say, a chaotic system, I'll get myself into trouble. A chaotic system is just
that system which has properties like dense periodic orbits, and something about
properties of a topology (here I forget), and sensitive dependence on initial
conditions. Every word means exactly what it has to mean in order that a set of
mathematical statements can be produced to describe it. A nondeterministic
partial differential equation like the Navier-Stokes equation will need to be
summoned up out of a bag of differential equation techniques describing dynamic
systems, for instance, in order to get somewhere with chaos description. You
can point to a turbulent system, sure, but to describe and partial-predict a
chaos system you need to get reference right, which means you need "dense" not
to mean "stupid" but rather a specific propagation through a phase-space with
periodic orbits.

Hence, one is tempted to say in respect
to language about physical systems, that there is no corresponding statement to
the effect that "If you be a scagglin', then I be a jagglin'." One can't, for
instance, simply say "If we be scagglin' a Navier-Stokes equation to a problem
in fluid dynamics, then we be a jagglin' some chaos", or rather, one could do
this, but unlike in the book scenario no _additional_ theoretical or practical
work is performed by my linguistic act. (Potentially, I'm not taken seriously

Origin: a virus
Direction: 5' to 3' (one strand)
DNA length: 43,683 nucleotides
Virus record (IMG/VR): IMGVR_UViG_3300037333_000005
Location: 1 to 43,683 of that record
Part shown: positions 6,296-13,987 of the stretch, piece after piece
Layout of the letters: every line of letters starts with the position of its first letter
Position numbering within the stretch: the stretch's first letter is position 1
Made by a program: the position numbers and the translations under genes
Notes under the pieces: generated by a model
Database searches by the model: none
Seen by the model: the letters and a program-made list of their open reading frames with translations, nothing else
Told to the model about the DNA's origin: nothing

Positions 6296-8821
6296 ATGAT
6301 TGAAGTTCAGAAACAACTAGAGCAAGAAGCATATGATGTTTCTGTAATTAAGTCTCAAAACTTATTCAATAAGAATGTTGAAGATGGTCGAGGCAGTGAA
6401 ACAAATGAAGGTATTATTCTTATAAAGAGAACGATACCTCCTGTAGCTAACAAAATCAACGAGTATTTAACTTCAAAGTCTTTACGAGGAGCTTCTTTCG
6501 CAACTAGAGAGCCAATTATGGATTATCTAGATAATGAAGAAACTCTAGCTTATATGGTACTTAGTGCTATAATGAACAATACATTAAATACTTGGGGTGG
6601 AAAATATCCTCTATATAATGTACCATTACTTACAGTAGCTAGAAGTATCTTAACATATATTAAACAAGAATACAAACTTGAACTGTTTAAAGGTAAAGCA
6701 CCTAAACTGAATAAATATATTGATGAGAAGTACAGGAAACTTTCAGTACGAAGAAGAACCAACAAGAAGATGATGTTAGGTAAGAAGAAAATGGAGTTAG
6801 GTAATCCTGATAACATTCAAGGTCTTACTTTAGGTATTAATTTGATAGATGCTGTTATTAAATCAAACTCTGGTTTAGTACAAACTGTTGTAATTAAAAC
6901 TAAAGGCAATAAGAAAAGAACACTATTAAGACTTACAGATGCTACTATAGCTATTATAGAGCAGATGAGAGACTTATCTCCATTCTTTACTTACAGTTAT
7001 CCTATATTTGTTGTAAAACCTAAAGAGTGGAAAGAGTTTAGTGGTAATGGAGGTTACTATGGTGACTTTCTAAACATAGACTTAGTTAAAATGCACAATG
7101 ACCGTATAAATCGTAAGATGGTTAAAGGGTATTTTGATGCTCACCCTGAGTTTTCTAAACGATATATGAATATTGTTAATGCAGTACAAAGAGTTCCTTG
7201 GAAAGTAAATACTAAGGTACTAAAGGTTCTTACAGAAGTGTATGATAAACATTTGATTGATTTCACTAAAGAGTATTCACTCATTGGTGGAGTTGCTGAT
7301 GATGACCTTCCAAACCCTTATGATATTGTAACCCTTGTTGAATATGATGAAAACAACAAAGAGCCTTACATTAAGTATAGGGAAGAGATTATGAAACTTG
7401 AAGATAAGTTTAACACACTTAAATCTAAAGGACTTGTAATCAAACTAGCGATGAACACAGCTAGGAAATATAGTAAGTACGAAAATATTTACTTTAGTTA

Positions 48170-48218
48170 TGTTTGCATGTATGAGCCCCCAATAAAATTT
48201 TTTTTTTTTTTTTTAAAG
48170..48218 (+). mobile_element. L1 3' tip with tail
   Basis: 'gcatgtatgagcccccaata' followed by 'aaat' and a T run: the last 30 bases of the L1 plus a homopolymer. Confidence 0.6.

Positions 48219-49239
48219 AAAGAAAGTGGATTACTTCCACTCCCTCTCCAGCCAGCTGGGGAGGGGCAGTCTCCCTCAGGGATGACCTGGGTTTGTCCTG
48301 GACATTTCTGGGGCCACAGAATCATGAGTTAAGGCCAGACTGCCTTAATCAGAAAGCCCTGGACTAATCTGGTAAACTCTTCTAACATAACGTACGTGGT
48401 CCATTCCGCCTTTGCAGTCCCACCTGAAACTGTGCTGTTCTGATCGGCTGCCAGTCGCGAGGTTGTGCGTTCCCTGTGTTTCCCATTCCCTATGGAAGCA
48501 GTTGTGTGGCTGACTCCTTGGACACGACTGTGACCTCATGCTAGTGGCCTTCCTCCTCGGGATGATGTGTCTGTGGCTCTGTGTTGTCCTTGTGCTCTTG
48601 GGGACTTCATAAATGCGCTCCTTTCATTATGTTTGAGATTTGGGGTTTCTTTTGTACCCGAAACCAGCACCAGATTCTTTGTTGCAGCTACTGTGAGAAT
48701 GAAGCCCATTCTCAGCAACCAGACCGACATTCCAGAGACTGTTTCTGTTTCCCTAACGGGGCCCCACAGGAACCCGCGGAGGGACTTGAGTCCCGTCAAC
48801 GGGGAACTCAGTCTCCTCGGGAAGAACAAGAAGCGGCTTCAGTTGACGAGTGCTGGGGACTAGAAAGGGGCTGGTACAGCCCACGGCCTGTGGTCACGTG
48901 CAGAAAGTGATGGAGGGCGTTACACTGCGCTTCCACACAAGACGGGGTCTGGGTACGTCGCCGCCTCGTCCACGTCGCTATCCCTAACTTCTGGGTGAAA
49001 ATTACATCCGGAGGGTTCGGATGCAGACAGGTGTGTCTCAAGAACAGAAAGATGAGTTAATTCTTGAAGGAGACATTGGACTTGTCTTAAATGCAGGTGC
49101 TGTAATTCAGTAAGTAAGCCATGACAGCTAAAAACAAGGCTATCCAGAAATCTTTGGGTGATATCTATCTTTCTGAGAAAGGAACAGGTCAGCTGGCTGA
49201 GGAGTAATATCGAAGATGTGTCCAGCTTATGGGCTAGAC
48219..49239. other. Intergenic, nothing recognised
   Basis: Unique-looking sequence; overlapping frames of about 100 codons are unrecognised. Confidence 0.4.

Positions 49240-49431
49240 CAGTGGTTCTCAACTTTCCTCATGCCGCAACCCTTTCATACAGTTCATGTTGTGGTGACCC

by my colleagues as well. One could imagine getting escorted out of a building,
too.)

I'll make one final point here, which is
that the notions of "precision" and "non-vagueness" are themselves seemingly
imprecise and vague, or at least contextual in the Wittgenstein sense. (I'm
tempted to add here, too, that this is _a very big deal_ .) On my first
example, with apparently vague locutions ("scaggling", "jaggling") we get
exactly the intended result, and this too with a conservation of language (how
simple and elegant that two verbs should be bi-definitional, while neither
really __ has _a_ definition in the context (which would, alas, simply be more
words), and that each is adequately defined by the other by simple assertion).
In contrast, from the most specific language we can formulate (namely, that of
modern mathematics), the vaguest and most impossibly non-predictive results seem
to flow, as in with the description of a chaotic system, where most of the
"meaning" of the system is given precisely by its inability to be so rendered
comprehensible or predictable or precise. It should be obvious then that
there's no necessary connection between precise language and precise _results_
; or, that the goal of making our language "more precise" by making it more
mathematical or specific does not entail much about its referents (if by
"entail" we mean that the precision from the expression transfers
to the referent somehow, "cleaning it up." This is a simple and very
silly notion).

What I'm saying is that, to nature, the
chaotic system may simply be scaggling and jaggling along.